Despite the widespread acceptance of LGBTQ people in the U.S., stubbornly few active athletes have come out of the closet. In America’s four major sports leagues, just two – Michael Sam and Jason Collins – come to mind.

John Affleck, who has been practicing and teaching sports journalism for over 30 years, is well aware of the homophobia ingrained in sports. So when Carl Nassib, an established football player for the Las Vegas Raiders, revealed this week that he is gay – and was applauded by the league and his peers – it represented a watershed moment for the hypermasculine NFL and fit a broader, if slow-moving, trend.

Also today:

For Pride Month we’ve put together a series of email newsletters on transgender young people. The four emails, delivered over about a week, recap a series of articles written by leading academics exploring the history, medical care and conflicts, such as youth sports, caused by the rising visibility of transgender teens in society. You can sign up for the newsletters here or click the button below.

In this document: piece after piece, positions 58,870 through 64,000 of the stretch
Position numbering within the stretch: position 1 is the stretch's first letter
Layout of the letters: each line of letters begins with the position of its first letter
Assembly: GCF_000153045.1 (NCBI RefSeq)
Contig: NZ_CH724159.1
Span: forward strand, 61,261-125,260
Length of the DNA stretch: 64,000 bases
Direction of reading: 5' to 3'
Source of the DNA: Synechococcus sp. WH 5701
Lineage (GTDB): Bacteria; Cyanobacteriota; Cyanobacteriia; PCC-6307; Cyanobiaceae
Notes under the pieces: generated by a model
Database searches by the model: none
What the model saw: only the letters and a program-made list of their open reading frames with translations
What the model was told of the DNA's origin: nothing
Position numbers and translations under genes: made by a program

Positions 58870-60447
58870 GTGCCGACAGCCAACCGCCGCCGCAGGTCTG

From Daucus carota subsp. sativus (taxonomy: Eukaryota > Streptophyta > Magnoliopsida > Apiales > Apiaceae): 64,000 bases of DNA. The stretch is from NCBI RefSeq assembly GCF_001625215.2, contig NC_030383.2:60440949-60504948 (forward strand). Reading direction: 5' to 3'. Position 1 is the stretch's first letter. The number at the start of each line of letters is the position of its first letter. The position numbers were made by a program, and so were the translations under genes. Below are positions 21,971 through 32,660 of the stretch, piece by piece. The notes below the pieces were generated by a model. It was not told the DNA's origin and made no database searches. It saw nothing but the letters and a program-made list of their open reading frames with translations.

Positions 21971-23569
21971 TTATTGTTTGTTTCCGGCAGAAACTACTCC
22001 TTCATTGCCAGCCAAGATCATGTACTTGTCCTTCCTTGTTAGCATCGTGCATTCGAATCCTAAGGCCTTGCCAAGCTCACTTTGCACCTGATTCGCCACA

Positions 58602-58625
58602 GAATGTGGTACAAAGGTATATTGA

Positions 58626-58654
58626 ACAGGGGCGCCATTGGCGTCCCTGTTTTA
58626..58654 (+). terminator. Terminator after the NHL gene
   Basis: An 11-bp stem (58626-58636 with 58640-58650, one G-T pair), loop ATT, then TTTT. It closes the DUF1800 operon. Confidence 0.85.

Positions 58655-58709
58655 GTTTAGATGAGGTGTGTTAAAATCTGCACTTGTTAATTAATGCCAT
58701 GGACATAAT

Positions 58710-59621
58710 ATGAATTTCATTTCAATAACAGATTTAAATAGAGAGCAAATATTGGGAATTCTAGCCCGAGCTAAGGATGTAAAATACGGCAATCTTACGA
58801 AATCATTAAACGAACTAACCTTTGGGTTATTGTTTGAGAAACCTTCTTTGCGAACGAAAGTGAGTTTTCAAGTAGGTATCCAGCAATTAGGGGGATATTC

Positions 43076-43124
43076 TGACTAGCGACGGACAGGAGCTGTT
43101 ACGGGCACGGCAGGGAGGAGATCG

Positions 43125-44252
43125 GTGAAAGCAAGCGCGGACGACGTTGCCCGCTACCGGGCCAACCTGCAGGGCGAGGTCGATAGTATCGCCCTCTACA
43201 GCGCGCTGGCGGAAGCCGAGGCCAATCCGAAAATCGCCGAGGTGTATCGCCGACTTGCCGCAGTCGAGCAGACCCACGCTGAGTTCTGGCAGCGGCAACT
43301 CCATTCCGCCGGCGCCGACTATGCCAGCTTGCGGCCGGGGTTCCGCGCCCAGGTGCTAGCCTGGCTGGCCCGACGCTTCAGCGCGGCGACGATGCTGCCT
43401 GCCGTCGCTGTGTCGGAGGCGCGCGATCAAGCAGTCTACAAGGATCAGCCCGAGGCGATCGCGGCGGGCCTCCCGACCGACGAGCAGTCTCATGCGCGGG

Nick Lehr

Arts + Culture Editor

After Las Vegas Raiders defensive end Carl Nassib came out as gay, his jersey became a top-seller on Fanatics, an online retailer of sportswear. Ethan Miller/Getty Images

Why it’s such a big deal that the NFL’s Carl Nassib came out as gay

John Affleck, Penn State

The quest to combat discrimination against LGBTQ athletes has been long and fitful, particularly in male team sports.

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